Based on the nature of their work, healthcare workers are already at a higher risk for infectious diseases, and COVID-19 is now on that list. Hospitals and other healthcare organizations follow strict standards to ensure they protect the health and safety of their workforce. The Centers for Disease Control’s recommended vaccinations for healthcare workers is not punitive - it is protective. Doctors, nurses, emergency medical personnel, dental professionals and students, medical and nursing students, pharmacists, technicians, administrative staff, and even volunteers must adhere to their organization’s policy for vaccinations. Requiring all healthcare workers receive the COVID-19 vaccine helps our region ensure the health and safety of our clinical and non-clinical workforce and puts all healthcare organizations on equal ground.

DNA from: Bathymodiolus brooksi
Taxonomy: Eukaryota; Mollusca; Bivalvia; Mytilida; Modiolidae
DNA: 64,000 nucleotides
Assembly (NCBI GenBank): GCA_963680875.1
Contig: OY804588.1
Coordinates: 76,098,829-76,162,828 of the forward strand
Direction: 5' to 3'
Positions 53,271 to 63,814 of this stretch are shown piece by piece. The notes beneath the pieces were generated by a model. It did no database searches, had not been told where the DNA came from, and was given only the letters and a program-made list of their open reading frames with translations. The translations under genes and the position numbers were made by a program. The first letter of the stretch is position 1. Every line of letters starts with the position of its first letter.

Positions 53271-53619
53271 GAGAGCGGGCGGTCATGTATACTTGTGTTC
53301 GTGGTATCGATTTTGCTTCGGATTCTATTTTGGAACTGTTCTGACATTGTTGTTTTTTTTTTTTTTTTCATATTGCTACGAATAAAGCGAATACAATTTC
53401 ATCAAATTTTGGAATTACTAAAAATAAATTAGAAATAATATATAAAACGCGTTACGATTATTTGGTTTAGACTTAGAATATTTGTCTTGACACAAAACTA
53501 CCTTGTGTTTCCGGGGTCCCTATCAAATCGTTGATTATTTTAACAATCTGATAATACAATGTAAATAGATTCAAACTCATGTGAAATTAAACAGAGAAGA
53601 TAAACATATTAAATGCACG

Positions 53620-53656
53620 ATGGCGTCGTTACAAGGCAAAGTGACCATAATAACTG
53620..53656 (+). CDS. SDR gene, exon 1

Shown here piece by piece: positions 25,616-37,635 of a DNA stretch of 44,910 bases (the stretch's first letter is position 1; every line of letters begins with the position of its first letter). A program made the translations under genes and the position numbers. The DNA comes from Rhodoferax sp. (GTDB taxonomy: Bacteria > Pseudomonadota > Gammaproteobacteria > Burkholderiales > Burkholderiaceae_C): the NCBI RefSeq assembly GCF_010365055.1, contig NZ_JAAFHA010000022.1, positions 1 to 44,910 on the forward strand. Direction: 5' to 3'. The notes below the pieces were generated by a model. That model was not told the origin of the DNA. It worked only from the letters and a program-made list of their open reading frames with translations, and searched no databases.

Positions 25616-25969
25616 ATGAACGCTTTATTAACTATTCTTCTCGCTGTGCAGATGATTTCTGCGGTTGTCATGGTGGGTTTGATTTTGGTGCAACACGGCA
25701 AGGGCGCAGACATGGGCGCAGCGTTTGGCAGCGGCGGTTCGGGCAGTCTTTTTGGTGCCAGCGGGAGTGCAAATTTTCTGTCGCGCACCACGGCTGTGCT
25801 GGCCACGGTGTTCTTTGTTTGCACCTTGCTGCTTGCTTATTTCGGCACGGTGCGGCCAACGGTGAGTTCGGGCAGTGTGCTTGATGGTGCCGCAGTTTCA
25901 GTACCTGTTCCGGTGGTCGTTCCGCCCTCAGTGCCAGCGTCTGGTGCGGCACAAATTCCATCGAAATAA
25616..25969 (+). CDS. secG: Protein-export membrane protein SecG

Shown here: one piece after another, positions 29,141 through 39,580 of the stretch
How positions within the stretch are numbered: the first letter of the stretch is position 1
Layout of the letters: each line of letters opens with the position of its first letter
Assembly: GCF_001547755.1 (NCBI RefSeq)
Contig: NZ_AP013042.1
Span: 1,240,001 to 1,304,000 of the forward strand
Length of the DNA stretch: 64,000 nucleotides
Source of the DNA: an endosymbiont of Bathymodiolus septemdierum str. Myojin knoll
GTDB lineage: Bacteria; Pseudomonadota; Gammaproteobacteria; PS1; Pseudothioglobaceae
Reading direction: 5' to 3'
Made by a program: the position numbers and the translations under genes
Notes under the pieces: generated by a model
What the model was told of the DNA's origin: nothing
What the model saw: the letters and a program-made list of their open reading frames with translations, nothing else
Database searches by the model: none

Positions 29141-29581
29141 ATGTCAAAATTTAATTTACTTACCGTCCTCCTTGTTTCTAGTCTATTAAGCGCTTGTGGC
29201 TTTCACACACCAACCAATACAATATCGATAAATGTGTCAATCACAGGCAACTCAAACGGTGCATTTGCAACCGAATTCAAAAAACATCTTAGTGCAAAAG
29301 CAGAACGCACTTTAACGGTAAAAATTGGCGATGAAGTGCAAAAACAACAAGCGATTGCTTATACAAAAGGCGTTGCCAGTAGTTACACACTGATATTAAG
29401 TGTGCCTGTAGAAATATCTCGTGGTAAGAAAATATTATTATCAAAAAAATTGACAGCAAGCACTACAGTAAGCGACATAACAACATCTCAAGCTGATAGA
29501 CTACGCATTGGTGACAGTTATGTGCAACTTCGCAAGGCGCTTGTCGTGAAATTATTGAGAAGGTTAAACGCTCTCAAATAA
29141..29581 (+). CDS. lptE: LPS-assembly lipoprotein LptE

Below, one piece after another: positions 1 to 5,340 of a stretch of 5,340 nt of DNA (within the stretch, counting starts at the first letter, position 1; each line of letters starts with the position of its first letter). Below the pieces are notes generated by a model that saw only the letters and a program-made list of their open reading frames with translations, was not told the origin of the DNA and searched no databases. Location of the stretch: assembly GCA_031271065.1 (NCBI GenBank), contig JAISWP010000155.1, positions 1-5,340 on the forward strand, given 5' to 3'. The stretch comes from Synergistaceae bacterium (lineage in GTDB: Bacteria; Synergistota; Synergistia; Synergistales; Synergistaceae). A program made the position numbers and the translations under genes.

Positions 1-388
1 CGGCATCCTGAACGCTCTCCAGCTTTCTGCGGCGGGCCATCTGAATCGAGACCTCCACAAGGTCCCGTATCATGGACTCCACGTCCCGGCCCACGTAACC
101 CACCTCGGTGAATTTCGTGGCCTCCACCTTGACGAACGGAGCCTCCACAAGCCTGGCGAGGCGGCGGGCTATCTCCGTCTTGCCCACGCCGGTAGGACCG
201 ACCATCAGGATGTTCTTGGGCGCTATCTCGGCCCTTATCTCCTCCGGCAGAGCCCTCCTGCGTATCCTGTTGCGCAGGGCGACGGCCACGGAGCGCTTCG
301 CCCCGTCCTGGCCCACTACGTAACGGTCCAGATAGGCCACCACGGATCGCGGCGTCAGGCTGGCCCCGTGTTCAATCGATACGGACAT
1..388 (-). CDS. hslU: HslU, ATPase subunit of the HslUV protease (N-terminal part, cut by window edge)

While we await the regulatory details of the new requirement for healthcare workers to be vaccinated against COVID-19, I am confident in our region’s hospitals and healthcare organizations’ ability to manage the process for their employees. The groundwork to do so exists because vaccine requirements, exemptions for medical and religious reasons, and acceptance of prior infections through the proof of antibodies or blood titers are already in place. Each year, hospitals must manage vaccine requirements for new employees as well as boosters for existing employees. The federal requirement to include the COVID-19 vaccine in the list of infections we already seek to protect healthcare workers from is a necessary step. Communicable diseases like hepatitis B, measles, mumps, rubella, chickenpox, whooping cough, tetanus, and meningitis are not running rampant in our community.